Citing concerns for his mental health, district Judge Vanessa Baraitser has ruled that Julian Assange cannot be extradited to the United States to face charges of espionage and of hacking government computers.
The Wikileaks founder is wanted in the US for the publication in 2010 and 2011 of hundreds of thousands of US military reports about the wars in Afghanistan and Iraq, as well as American diplomatic communications.
The leak was published by the mainstream media all over the world. The revelations included classified US military video showing a 2007 attack by Apache helicopters that killed a dozen people in Baghdad, including two Reuters news staff.
In an 18-count indictment, the US government is accusing Assange of conspiring to hack into US military databases to acquire sensitive secret information relating to the Afghanistan and Iraq wars, which was then published on the Wikileaks website.
The US claims that these publications broke the law and endangered lives. If convicted in the US, Assange faces a possible prison sentence of up to 175 years.
Whatever the official arguments are, the decision not to extradite #Assange is historical for the right to information. It does not add an additional threat to investigative journalism. An extradition would have set a precedent. For those who defend him, it is a huge relief. pic.twitter.com/D7y7EwvJwm
— Christophe Deloire (@cdeloire) January 4, 2021
Assange is currently being held in HM Prison Belmarsh, where he has served 50 weeks for breaching bail conditions in 2012. That year, he was granted asylum by Ecuador and spent the next seven years in the Ecuadorian Embassy in London until April 2019, when he was arrested as soon as his protection had been withdrawn.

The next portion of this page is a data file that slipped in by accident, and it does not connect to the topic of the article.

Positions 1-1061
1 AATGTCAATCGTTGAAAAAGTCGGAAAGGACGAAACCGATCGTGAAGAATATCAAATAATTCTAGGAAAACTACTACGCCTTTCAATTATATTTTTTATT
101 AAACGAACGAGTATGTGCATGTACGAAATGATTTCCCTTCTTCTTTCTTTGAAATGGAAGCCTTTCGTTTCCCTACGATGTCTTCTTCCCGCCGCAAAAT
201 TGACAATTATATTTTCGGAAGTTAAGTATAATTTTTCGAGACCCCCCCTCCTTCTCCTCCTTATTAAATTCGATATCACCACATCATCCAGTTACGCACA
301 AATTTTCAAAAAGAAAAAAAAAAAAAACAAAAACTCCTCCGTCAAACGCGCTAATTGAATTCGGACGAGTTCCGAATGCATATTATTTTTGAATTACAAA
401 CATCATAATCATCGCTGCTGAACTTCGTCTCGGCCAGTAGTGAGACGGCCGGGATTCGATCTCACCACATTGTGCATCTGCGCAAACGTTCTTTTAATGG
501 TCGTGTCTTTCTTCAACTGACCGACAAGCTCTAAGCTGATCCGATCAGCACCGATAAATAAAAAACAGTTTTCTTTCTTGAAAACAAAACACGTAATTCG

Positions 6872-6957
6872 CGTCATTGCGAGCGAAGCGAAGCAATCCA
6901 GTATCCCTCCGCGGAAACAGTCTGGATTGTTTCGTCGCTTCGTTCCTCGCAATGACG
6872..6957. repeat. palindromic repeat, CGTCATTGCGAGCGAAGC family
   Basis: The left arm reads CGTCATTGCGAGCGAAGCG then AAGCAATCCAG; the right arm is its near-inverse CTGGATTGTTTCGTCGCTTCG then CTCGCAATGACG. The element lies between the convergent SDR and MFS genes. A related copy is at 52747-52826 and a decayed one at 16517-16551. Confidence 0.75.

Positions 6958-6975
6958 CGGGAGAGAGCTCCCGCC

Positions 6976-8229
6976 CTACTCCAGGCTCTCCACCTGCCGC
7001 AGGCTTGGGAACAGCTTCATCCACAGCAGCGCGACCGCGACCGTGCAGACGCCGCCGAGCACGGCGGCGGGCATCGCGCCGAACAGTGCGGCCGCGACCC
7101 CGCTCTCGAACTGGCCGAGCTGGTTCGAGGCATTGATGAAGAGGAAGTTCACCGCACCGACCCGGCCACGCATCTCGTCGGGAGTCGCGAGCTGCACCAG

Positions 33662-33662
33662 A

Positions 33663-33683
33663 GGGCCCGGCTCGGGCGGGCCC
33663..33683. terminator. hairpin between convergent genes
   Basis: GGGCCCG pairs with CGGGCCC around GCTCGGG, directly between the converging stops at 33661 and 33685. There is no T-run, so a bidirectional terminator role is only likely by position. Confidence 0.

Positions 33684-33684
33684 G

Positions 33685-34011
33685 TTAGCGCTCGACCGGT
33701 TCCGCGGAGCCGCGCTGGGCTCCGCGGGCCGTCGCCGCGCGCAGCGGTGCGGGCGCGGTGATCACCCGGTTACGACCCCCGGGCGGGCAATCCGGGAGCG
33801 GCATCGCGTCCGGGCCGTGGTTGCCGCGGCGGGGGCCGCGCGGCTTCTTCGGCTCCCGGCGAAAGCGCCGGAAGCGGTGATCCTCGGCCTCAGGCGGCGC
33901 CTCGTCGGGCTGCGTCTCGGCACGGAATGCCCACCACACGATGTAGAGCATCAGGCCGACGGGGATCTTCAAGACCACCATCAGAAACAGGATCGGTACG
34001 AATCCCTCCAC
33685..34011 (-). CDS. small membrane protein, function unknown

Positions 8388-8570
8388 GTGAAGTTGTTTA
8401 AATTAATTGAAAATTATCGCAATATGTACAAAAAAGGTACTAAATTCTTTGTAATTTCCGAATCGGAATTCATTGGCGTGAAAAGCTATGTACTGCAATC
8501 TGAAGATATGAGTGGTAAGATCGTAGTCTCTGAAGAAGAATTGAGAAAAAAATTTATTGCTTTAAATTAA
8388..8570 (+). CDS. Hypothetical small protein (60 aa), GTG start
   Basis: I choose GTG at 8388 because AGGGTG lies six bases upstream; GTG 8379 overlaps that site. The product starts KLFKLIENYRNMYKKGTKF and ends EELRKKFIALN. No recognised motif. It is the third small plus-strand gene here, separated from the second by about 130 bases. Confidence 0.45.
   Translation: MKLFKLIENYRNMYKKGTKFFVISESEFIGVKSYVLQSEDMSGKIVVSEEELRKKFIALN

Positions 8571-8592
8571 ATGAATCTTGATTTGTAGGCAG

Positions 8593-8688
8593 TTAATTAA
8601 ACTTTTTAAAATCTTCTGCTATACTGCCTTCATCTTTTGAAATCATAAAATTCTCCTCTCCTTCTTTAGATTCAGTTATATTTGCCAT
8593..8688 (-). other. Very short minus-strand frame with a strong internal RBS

Following his arrest, United Nations special rapporteur on torture Nils Melzer had written to the British government expressing his concern that in the United States, “Mr Assange would be exposed to a real risk of serious violations of his human rights, including his freedom of expression, his right to a fair trial and the prohibition of torture and other cruel, inhuman or degrading treatment or punishment”.
Melzer’s concerns were shared by numerous international media organizations and journalists around the world.
— Nils Melzer (@NilsMelzer) January 4, 2021
In her conclusion, Judge Baraitser outlined the evidence of his self-harm and suicidal thoughts and said: “The overall impression is of a depressed and sometimes despairing man fearful for his future.” She then concluded that: “I find that the mental condition of Mr Assange is such that it would be oppressive to extradite him to the United States.”
International media organisations have taken to social media to welcome the decision.
Reporters Without Borders (RSF) has been at the forefront of the campaign against Assange’s extradition and has faced numerous challenges while trying to monitor the court proceedings following the judge’s decision to revoke access for all NGO observers at the start of September’s proceedings at the Old Bailey. The only way RSF could monitor proceedings was to gain physical access to the limited spaces made available in the public gallery of the crowded courtroom each day. RSF was the only NGO to do so and has documented the extensive obstructions the organisation has faced.
Rebecca Vincent, Director of International Campaigns at RSF, was eventually granted access to today’s hearing after queuing outside the courts at 4am and after having repeatedly being asked to justify her presence to the police.
I have now had to make my case to at least 10 different police officers. I am not moving. I will force an arrest if needed. It is within my rights to do my job. We are waiting for clarification from the judge about who will be allowed in. 14/
— Rebecca Vincent (@rebecca_vincent) January 4, 2021
The US authorities have said that they intend to appeal the decision.